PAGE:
- The Washington Times - Thursday, June 3, 2004

When Brielle Hacker was born, she was so weak she couldn’t even smile.

The future looked so bleak for the Rockville infant suffering from mitochondrial myopathy that doctors had given her only two years to live. And even if she did survive, they said, she wouldn’t be able to walk or talk or understand her surroundings.

Brielle proved everyone wrong.

Tomorrow, she will celebrate her 10th birthday, and earlier this week the third-grader at College Gardens Elementary School played soccer, basketball, volleyball and competed against her classmates in a tug of war and the potato sack race.

“Doctors told me that my daughter would never walk or talk,” said Julie Venners Yannes, Brielle’s mother. “Now she has a vocabulary of 150 words and plays outside with the rest of her classmates on the playground.”

A year ago, Brielle wore leg braces. “She reminded me of Forrest Gump because the leg braces were really holding her back and she virtually ran out of them,” Mrs. Yannes said.

Brielle was born with the metabolic condition that, among other symptoms, can cause mental retardation, learning delays, severe muscle weakness, fatigue, inability to swallow food and gastrointestinal problems.

Brielle weighed 9 pounds when she was born and within a year she had gained less than 6 pounds. She was too weak to walk or crawl or stand. When she was 3, she could only lie on her back.

Mrs. Yannes attributes her daughter’s improvements to her inclusion in a general education environment at College Gardens. Inclusion involves taking children with disabilities and immersing them into a regular education environment.

“There is a federal mandate to extend appropriate services to students with disabilities,” said Kate Harrison, a spokeswoman for Montgomery County Public Schools.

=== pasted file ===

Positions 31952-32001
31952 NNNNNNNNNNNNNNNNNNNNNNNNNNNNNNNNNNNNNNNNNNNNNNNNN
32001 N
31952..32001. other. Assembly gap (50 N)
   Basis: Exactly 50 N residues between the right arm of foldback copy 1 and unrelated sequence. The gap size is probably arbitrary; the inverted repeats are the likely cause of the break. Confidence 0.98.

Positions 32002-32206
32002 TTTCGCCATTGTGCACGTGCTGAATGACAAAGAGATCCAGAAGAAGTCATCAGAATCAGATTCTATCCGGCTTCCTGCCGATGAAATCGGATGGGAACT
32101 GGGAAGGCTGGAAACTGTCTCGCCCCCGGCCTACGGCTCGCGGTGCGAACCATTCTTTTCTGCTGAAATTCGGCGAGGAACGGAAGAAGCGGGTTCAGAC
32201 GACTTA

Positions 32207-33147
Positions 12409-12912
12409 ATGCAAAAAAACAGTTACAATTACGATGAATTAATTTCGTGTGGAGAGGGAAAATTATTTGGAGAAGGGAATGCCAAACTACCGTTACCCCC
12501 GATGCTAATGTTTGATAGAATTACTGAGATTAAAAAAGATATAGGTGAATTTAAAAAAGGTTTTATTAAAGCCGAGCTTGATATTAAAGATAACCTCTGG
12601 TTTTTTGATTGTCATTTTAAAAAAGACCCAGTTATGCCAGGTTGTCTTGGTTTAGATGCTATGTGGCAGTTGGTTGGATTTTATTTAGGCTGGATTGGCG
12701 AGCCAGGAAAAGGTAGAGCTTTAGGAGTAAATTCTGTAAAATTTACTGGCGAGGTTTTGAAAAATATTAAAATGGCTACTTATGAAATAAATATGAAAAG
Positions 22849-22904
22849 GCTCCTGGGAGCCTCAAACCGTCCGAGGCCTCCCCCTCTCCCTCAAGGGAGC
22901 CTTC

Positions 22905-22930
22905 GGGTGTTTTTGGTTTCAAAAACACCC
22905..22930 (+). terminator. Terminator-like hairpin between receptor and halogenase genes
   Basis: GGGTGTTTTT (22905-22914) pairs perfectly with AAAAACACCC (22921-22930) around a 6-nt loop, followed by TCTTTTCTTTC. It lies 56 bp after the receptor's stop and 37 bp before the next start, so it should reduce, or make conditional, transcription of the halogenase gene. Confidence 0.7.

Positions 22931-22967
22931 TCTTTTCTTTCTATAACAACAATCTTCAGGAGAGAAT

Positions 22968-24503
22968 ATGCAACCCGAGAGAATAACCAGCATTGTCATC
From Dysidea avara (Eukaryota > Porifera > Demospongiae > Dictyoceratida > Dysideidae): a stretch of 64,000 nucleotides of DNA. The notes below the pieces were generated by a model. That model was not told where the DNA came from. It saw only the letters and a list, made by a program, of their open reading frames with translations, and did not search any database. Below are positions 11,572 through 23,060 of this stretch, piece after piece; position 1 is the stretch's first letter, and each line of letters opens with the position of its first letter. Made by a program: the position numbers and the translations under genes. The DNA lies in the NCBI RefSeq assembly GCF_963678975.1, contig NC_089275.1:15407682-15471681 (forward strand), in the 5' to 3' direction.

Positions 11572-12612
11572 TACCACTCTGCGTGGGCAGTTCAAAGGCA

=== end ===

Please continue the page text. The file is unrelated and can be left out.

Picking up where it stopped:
Jim Bradshaw, a spokesman with the U.S. Department of Education, said almost half of the country’s 6.8 million students with disabilities are taught in a regular classroom with students at least 80 percent of the day.

At College Gardens, Brielle interacts with her classmates 93 percent of the time. The rest of the time she attends a 45-minute physical therapy session and meets for an hour with a speech pathologist and an occupational therapist each week.

Mrs. Yannes said her daughter’s speech improvement has a lot to do with the children Brielle sees every day at school. “She doesn’t feel pressure to talk to them, she just has a strong desire to communicate with them.”

Mrs. Yannes urges other parents who have children with disabilities to support inclusion. “I don’t think that there is any disability out there too severe to try this,” she said. “Brielle is at the cognitive level of a 3-year-old.”

Brielle began her inclusive education at Bethesda Elementary School in January 2000 when she was almost 6. She later transferred to College Gardens after her parents moved to Rockville. Brielle has been at College Gardens for almost three years.

Mrs. Yannes said her daughter’s life has changed over the past four years.

“Once Brielle started going to school all day with children who were speaking and playing outside during recess, she started mimicking them within the first six months,” Mrs. Yannes said.

Sherry Liebes, principal of College Gardens, agreed. “It has been a very seamless transition and I know this experience has done a lot for Brielle.”

The school Brielle had previously attended in Bergen County, N.J., was geared for children with disabilities, but didn’t have playground time.

Mrs. Yannes said the playground time at Bethesda Elementary School was Brielle’s first chance to learn how to play with other children.

“And the verbal communication followed in that the next skill she developed was mimicking children’s words and that’s when she started making sounds and putting words together,” Mrs. Yannes said.

Brielle has not only learned from the children in her regular education classrooms, but she has taught her teachers and her classmates about acceptance and friendship.

“Brielle is a real asset to our classroom,” said Shelly Rueda, Brielle’s teacher said. “The kids have learned a lot of positive characteristics, as far as social skills go, by treating everyone fairly and as part of a team no matter what we do.”

Taylor Long, 9, said she is happy that Brielle is in her class. Taylor has invited Brielle to her past two birthday parties.

“Brielle is very smart and she likes to read books and run a lot,” she said. “I enjoy having Brielle in class because it’s a learning experience and because it feels good making people’s lives better.”

Graham Kindermann, 9, agreed: “I like having Brielle in class because she is real nice to me. It is always good to have a friend around.”

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